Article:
Wenceslaus Hajek

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Lithograph, about 1861

Wenceslaus Hajek of Libočan (Czech: Václav Hájek z Libočan; German: Wenzeslaus Hagek von Libotschan; Latin: Wenceslai Hagecii, Wenceslai Hagek a Liboczan; died 18 March 1553) was a Bohemian chronicler, author of the Annales Bohemorum (Kronyka Czeská or Kronika Česká in modern Czech).

A scion of a noble family based in Libočany, Hajek was ordained priest of the Kostelec parish near Budyně nad Ohří in 1520. One year later, he became a chaplain in Zlonice. Hajek initially was a member of the Bohemian Unity of the Brethren, who later converted to Catholicism. In 1524 he served as a preacher at the St. Thomas' Church in Prague Malá Strana; from 1527 as a dean of Karlštejn Castle and a priest in Tetín. In May 1533, he was appointed royal administrator of the Vyšehrad Chapter. Hajek reached the peak of ecclesiastical career when he became provost of Stará Boleslav Chapter, however, he fell from grace shortly afterwards and retired to Prague.

His famous Annales cover the History of the Czech lands from the legendary early medival rulers Lech, Czech, and Rus up to the coronation of King Ferdinand I in 1526. They were translated into German by Johann Sandel (1596), and were extensively studied by Johann Wolfgang von Goethe (1749–1832). Long considered one of the best sources of Bohemian history, modern criticism has found it to be quite inaccurate, although still useful for information about Czech literature traditions of the time.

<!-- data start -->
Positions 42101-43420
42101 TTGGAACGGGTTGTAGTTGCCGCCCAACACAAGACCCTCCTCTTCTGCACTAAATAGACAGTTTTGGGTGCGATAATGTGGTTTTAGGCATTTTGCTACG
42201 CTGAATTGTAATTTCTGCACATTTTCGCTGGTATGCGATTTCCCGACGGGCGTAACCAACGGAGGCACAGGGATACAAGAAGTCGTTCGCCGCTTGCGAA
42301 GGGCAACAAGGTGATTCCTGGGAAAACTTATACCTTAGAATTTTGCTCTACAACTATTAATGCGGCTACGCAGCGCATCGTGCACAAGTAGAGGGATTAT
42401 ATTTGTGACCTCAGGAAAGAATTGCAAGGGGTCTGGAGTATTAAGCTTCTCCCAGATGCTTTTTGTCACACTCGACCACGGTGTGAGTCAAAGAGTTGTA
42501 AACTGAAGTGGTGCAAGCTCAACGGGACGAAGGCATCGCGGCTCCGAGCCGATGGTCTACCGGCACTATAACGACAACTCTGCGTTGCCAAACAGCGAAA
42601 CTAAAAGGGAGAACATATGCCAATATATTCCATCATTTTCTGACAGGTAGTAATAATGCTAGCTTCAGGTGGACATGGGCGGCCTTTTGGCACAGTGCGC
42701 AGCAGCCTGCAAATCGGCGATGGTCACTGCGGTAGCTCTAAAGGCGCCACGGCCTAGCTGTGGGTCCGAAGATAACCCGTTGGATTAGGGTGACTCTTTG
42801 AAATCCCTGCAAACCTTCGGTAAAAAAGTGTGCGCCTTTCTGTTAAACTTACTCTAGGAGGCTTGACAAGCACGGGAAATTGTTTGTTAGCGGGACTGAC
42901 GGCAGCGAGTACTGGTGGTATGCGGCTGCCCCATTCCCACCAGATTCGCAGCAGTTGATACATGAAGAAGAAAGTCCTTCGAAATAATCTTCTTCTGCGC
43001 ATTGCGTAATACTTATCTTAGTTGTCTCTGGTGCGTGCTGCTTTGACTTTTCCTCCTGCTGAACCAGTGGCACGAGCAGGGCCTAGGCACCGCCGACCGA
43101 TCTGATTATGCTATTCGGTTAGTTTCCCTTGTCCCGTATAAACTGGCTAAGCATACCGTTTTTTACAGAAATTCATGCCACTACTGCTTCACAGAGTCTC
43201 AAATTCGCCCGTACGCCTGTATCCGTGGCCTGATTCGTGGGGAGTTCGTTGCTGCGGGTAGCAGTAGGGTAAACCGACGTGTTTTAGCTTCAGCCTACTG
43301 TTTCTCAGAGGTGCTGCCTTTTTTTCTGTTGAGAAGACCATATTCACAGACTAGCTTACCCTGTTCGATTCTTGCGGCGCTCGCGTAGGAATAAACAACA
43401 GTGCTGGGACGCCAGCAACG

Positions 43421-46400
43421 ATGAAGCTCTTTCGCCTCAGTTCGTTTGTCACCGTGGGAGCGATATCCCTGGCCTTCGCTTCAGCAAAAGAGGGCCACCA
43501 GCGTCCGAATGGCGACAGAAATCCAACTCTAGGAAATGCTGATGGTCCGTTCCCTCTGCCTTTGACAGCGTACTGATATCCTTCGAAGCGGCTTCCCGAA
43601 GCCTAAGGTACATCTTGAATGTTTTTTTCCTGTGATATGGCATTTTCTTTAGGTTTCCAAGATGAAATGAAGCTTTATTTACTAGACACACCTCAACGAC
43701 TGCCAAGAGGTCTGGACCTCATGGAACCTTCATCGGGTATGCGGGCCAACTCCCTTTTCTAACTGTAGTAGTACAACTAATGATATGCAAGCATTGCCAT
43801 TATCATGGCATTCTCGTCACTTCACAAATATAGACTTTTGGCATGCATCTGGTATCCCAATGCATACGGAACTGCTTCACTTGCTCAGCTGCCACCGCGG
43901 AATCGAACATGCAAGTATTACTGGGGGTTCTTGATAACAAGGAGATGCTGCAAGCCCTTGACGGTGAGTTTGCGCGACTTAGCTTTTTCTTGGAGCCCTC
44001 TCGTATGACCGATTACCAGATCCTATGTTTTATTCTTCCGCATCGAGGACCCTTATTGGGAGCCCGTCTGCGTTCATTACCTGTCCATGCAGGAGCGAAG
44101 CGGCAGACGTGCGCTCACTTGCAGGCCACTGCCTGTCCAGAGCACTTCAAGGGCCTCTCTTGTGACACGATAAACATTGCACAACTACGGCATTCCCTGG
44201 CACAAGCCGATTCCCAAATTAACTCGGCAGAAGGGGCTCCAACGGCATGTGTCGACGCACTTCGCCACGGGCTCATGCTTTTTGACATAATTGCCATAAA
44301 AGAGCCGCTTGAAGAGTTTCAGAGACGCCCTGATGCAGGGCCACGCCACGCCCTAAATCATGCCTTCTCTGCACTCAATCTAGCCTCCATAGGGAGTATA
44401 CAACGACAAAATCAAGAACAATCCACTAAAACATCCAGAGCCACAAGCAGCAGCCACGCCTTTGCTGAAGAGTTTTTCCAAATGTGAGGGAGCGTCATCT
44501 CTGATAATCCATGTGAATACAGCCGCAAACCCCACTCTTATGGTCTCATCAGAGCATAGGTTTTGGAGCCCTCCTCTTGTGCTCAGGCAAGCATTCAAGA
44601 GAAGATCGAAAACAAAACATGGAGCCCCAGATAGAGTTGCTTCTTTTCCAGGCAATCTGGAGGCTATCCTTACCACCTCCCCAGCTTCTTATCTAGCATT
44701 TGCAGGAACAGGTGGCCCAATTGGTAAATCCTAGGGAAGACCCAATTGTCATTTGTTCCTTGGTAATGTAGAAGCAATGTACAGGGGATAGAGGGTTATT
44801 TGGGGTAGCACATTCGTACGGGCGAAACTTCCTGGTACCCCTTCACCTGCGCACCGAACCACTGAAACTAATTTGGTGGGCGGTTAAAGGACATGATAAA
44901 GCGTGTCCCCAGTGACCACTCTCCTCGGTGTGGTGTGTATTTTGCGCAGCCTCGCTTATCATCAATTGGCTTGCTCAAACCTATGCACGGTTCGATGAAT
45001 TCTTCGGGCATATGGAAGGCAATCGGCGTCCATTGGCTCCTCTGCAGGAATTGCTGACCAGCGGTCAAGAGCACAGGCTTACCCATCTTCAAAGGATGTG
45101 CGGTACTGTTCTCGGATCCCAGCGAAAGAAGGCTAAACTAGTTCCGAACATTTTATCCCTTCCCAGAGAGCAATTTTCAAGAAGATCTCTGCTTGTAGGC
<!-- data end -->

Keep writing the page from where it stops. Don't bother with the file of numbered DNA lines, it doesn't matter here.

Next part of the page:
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References[edit]

  • PD-icon.svg This article incorporates text from a publication now in the public domainGilman, D. C.; Thurston, H. T.; Colby, F. M., eds. (1905). "Hájek of Libočan, Wenzel". New International Encyclopedia (1st ed.). New York: Dodd, Mead.  This work in turn cites:
    • Palacky, Würdigung der alten böhmischen Geschichtschreiber (Prague, 1830–69)

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